This will not be novel information. Every time Friday night rolls around, that rhetorical question, which has lain dormant for the week, reasserts itself with a vengeance and its answer comes back loud, with a force this generation has not otherwise seen.
The play is well-rehearsed, and can be seen by any neutral third-party observer as a touching example of the community that should ideally be built in a college campus. What shall we do tonight? Thus goes Act I. then the second and final act. Up comes the curtain, and down comes the familiar refrain: go out.
Of course that is a gross overgeneralization. Not everyone goes out and to assert that such a scene plays out everywhere on both this campus and most others in the country is a blatant falsehood. Perhaps it would be more accurate to say that most students wish to “do something” on those nights when they have time; it is their deep desire, in other words, to relax, to “chill” and – for many – to celebrate.
However, let the particular characteristics of this relaxation not be misunderstood. “Chilling” in this instance must be the end result of a concerted process which in most cases will involve others. Preferably the relaxing will occur with others in an environment where some form of external stimulation can add an extra dimension to the fun. That stimulation need not come in the classic form of a boisterous and cluttered club, however, for activities ranging from watching a movie with friends to playing (drinking or video) games can more than fulfill these requirements. So, one would ask, what exactly is the point here? Should students not be permitted to take a few hours on a couple of nights and let the stress out after a long week?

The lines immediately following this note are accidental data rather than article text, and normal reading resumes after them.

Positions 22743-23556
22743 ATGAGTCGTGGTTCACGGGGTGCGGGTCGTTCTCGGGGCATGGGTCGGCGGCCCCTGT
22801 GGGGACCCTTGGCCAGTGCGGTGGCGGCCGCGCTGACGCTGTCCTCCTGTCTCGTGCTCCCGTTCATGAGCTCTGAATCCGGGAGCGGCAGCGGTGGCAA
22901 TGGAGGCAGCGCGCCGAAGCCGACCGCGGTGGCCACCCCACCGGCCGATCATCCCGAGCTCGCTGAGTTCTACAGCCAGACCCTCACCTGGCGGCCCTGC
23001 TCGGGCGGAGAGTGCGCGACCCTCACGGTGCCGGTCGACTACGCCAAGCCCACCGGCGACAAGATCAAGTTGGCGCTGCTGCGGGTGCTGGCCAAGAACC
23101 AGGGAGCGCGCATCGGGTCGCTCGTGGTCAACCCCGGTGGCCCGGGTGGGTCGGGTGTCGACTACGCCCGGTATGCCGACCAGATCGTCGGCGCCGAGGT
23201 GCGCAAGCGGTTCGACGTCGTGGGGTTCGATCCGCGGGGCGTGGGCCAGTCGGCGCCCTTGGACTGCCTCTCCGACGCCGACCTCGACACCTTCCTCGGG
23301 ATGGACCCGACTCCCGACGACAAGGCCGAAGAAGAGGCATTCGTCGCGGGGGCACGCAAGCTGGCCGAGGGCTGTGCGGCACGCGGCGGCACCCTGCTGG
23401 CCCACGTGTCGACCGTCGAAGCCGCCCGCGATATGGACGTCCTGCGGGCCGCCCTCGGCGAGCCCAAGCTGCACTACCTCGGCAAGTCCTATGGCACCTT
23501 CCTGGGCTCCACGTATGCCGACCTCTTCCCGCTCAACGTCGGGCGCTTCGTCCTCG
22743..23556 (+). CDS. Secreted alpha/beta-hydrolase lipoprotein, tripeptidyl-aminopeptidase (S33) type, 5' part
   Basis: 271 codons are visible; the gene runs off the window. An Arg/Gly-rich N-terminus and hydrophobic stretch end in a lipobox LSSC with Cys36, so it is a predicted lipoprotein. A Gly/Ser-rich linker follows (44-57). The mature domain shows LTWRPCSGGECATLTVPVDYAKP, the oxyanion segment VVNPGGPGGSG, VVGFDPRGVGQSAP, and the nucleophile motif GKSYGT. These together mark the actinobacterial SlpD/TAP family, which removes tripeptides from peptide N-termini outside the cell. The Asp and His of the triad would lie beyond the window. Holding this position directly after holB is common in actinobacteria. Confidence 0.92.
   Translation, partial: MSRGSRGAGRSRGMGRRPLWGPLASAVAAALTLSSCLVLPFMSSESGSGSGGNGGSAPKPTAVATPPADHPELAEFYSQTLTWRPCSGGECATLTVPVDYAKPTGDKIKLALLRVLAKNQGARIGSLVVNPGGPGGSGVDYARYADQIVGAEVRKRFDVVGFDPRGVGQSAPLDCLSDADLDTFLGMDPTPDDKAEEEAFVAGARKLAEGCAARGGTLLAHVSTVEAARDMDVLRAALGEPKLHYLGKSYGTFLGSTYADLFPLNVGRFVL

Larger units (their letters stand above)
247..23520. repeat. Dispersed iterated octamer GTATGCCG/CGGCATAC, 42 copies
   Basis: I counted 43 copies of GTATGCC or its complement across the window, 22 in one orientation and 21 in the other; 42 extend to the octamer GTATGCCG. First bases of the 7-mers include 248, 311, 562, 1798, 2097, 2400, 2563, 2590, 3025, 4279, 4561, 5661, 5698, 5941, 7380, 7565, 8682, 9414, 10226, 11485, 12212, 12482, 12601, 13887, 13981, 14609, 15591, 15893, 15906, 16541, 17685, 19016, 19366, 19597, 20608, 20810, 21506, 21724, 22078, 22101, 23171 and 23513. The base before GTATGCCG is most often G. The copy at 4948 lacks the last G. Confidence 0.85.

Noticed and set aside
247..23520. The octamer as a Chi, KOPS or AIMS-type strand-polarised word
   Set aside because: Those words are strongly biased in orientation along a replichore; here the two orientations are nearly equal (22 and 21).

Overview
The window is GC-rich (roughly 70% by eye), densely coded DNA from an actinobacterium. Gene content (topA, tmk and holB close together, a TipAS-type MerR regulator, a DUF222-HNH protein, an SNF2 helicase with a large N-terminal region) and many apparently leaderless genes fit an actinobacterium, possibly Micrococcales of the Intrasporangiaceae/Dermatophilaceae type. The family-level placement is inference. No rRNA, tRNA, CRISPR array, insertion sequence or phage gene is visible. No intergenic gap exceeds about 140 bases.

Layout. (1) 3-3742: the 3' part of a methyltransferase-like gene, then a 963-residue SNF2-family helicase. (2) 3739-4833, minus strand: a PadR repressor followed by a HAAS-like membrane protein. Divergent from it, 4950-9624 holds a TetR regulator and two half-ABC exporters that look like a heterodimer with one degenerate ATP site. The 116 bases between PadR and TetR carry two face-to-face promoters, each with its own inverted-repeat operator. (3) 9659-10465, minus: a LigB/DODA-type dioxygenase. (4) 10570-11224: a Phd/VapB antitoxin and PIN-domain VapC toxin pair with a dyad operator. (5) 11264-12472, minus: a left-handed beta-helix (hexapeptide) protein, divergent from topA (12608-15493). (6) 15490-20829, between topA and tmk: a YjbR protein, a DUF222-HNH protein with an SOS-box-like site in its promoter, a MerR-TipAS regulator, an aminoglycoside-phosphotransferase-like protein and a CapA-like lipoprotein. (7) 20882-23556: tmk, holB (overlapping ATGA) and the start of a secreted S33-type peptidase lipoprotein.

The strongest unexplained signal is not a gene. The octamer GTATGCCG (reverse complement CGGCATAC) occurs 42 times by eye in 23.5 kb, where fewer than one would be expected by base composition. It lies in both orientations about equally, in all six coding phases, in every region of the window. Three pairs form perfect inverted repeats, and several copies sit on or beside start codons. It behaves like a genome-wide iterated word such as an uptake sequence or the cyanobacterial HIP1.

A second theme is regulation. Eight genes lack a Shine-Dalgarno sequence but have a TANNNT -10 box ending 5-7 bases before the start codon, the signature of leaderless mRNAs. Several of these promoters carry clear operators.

Well, if one spends all or most of the week thinking about the weekend and if stress is ever generated with regards to the stress-reduction activities, then that could be an indication of a slight problem. If one tends to celebrate simply upon the arrival of another Friday or Saturday, then it could be time to rethink just why the celebration occurs.
Spending purely social time with others is healthy, but when some sort of stimulation must always be present the time allegedly passed in the company of friends is instead nothing more than an excuse to enjoy the company of the music, images, or lights, then that alleged relaxation is worthless. If a break is needed, consider the undeniable fact that sometimes the best time is spent doing. nothing.
Andrew Hamner is a freshman majoring in journalism and political science. He may be contacted at firstname.lastname@example.org.